Economy. I’m going to keep using that word as I read through David Eddings’ multi-volume opus. It’s economical. In a good way. Usually. Not always. Economy of writing (and therefore, economy of reading). At $7.99 pop at the bookstore (assuming you can’t find a used copy of a particular edition), it’s also economical to purchase.

Now the bad. He’s starting to write about teen romance. No fantasy writer ever gets that right. Eddings, like most, understands that a fifteen year old is usually confused by their feelings and often don’t actually understand what would be perfectly obvious to an adult able to penetrate teen culture long enough to observe. What he doesn’t get, and neither do many others, is that fifteen year old are also horribly and frighteningly horny and prone to fingernail on chalkboard grating bouts of pseudo-romantic melodrama.

The hero, Garion (or sometimes Belgarion) starts getting very powerful, very fast. Too fast for me. Too much economy, perhaps? And some of his uniqueness has a certain deux ex machina quality that I don’t like. Maybe it’s that we’re on the third book and too many characters seem too roughly drawn considering all the time we’ve spent with them. Again, too much economy getting in the way.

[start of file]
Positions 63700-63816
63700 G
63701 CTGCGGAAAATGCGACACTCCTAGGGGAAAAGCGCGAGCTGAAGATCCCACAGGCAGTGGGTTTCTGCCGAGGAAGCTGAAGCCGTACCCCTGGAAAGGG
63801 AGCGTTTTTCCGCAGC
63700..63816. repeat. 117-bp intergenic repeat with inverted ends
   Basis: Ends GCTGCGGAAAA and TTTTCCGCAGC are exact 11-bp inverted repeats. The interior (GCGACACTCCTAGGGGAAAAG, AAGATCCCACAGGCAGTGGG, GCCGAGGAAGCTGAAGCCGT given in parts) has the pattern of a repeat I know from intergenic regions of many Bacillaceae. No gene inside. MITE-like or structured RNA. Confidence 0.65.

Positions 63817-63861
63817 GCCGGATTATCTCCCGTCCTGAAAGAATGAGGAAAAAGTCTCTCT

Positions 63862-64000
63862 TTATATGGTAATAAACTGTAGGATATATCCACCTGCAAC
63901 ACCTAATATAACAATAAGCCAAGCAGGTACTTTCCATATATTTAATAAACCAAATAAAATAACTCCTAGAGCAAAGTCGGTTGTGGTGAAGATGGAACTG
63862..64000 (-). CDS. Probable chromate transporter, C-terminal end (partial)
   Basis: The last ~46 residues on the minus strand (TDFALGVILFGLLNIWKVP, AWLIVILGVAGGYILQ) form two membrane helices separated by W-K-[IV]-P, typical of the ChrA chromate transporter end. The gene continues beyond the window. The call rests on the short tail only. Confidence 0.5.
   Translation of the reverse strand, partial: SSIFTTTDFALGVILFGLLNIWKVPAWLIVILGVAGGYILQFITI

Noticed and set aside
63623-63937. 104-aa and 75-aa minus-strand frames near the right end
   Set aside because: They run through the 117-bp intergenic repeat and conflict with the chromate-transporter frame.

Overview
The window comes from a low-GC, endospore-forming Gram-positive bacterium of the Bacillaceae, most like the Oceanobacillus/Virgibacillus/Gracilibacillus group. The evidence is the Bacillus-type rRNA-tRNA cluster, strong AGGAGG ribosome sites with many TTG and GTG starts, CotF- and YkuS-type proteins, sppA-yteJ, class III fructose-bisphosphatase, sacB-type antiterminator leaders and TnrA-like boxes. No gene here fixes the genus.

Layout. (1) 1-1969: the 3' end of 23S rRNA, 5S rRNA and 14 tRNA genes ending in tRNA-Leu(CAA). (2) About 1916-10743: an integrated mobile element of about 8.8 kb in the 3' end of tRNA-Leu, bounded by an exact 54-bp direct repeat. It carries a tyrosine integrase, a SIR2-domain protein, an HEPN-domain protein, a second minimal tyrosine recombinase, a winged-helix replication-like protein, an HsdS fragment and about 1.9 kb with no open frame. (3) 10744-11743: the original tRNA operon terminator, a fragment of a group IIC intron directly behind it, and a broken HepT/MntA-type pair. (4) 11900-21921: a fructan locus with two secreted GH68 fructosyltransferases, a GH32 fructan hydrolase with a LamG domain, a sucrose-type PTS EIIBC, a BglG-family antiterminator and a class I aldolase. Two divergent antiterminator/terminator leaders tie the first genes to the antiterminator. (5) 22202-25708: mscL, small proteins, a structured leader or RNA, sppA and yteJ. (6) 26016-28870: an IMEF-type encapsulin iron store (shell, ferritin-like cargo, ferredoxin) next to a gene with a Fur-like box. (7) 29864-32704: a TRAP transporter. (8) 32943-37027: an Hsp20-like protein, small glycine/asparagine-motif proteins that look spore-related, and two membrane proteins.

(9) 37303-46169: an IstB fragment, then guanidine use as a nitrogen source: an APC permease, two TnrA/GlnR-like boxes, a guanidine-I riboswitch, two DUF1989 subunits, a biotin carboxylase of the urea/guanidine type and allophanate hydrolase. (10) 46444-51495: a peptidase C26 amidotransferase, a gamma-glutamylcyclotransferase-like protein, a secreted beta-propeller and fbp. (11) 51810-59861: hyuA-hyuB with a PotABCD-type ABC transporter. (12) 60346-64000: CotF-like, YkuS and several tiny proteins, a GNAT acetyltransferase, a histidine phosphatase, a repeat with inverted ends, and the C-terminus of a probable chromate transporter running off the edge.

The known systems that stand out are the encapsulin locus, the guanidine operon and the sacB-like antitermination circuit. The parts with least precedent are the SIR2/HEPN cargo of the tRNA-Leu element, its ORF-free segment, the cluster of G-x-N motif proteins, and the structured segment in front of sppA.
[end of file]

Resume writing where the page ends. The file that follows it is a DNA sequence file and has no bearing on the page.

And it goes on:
The book, while not actually third person limited, does tend to focus on incidents where the young hero, Garion, is directly present. On the whole that’s fine and dandy but I did start to get a little disappointed at so much happening offstage, as it were. A lot of fun, tricksy, magical, violent stuff seems to be happening… elsewhere. I’d like to have seen some more of it.

The climax was… I don’t want to call it exciting, but perhaps… intense? Certainly, Eddings is more than capable of good fantasy writing and he accomplishes some here.

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